Marissa lived in a few apartments but each time left because of concerns she had with her landlords and poor living conditions.

"I was telling my friend about how my landlord wouldn't fix things and how my apartment had bed bugs. He invited me to move into his home that had a one bedroom basement apartment. He said I could pay the same rent and use the Wi-Fi."

Things seemed to be turning around for Marissa. She was pregnant and felt thankful for her living conditions. Her friend was also a great help to her, supporting her and her fiancé in getting to medical appointments. Until one day her friend unexpectedly passed away. Marissa soon finds out that her friend's ex-girlfriend had her name on the home as well and the house came into her possession. Marissa was served a no-fault eviction notice. This was a week after giving birth.

A friend offered some shelter in his home in Albin, a small town near Parry Sound.

"It's right off the highway, where there's nothing around, no stores nearby to get to. After arriving, we find out that the water wasn't drinkable. My fiancé had to quit his job because of the move, which meant we had no money to buy clean water. So, for a time we had to drink the tap water and we all got horribly sick with a bacterial infection. Even after my fiancé was able to get a job, it was still a forty-five minute drive to get clean water."

Soon after settling into Albin, Marissa began to struggle with post-partum depression due to the seclusion and isolation of her town.

"My fiancé worked all day and I had no one to talk to. I was very sad."

Suddenly, Marissa was facing homelessness once again. Her friend lost her home and she needed to relocate. Marissa frantically called around to everyone she knew, and the only person willing to take her, her fiancé, and newborn in was her uncle in Strathroy.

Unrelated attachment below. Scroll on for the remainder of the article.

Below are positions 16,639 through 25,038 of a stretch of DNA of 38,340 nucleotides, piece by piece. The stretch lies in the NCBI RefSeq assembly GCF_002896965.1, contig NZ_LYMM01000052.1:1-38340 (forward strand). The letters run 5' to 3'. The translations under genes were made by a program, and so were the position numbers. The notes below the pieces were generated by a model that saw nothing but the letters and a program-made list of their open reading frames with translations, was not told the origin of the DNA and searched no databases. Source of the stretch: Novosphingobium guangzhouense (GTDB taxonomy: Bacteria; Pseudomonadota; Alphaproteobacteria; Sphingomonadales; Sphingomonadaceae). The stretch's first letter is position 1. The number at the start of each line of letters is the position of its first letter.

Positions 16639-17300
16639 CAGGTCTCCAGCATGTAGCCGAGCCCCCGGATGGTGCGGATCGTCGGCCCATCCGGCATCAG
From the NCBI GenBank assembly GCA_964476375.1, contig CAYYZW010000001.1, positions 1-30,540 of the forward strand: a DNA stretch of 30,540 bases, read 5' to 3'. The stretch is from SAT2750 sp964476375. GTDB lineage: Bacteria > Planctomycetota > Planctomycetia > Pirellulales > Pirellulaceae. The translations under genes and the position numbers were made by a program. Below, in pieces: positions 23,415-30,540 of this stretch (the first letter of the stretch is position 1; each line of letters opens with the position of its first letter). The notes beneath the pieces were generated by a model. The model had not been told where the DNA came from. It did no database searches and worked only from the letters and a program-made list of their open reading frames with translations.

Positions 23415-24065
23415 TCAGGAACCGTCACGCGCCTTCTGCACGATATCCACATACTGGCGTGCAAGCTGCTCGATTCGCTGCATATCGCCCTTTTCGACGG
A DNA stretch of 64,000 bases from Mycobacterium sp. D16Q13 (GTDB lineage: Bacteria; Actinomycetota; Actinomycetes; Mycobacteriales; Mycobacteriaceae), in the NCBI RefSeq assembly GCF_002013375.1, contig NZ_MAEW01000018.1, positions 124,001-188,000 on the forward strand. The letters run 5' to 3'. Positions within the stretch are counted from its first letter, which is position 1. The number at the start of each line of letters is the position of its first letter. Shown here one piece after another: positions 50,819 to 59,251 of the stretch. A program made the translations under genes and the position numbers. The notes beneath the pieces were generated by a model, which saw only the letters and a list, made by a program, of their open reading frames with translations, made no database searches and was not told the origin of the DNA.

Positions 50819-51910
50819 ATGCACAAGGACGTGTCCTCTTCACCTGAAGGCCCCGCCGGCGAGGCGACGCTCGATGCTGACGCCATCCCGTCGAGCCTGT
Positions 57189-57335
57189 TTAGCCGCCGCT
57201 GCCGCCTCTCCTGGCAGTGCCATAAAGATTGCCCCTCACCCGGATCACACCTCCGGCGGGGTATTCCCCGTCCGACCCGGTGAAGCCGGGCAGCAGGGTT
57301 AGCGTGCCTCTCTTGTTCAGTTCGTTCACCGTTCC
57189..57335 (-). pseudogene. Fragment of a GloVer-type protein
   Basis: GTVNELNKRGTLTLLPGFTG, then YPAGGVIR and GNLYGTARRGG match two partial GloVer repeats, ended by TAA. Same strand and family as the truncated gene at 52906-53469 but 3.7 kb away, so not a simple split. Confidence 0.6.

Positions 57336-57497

"My uncle allowed us to stay at his place for about two months until he realized that the children's aid would be meeting with them at his house every week. Unfortunately, this did not fly well with him, and he decided to kick us out."

Marissa, her fiancé, and their newborn child were accepted into the emergency shelter motel program in Middlesex County in July 2022.

Marissa is a Personal Support Worker on maternity leave and her fiancé is working a three-year contract position in the area. For Marissa, finding an affordable rental or home has not been hindered by lack of income - it is the credit checks that are used to determine suitability.

"When I first experienced homelessness, I racked up a lot of debt. I was a sixteen-year old with a credit card. I didn't know how to responsibly use it. Now my credit isn't good."

Marissa was asked what she would like people to know about homelessness and what she hopes will change as a result of others hearing her story.

"I want to say that homelessness isn't dirty or gross, and we're not disgusting. People from anywhere and any financial status can become homeless in a heartbeat. I want people to know it is not just drug addicts and drunk people. Life goes up and down, it's crazy sometimes, and you just can't always control what happens. I couldn't control my mother kicking me out; there's nothing I can do about that now. I'm just trying to find somewhere for me and my child to live."

A black and white image of a man sitting on a bench, with a backpack at his feet..  Text layed over the image reads: Greg. "On June 7th, 2021, I was given an eviction notice.  Since then, I have been living on the streets with my daughter, and my four grandkids, who are 3, 4, 7, and 9".
Read Greg's story of his experience with homelessness.

In August 2022, at the time of the story recording, Greg was living in a motel in Middlesex County for around seven months. Greg was previously a participant in the motel's emergency shelter program; however, his funding came to an end. Greg decided to remain living in the motel as he and his family had nowhere else to go. This highlights the lack of available housing in the area, leaving people with no choice but to pay the high cost of living in a motel.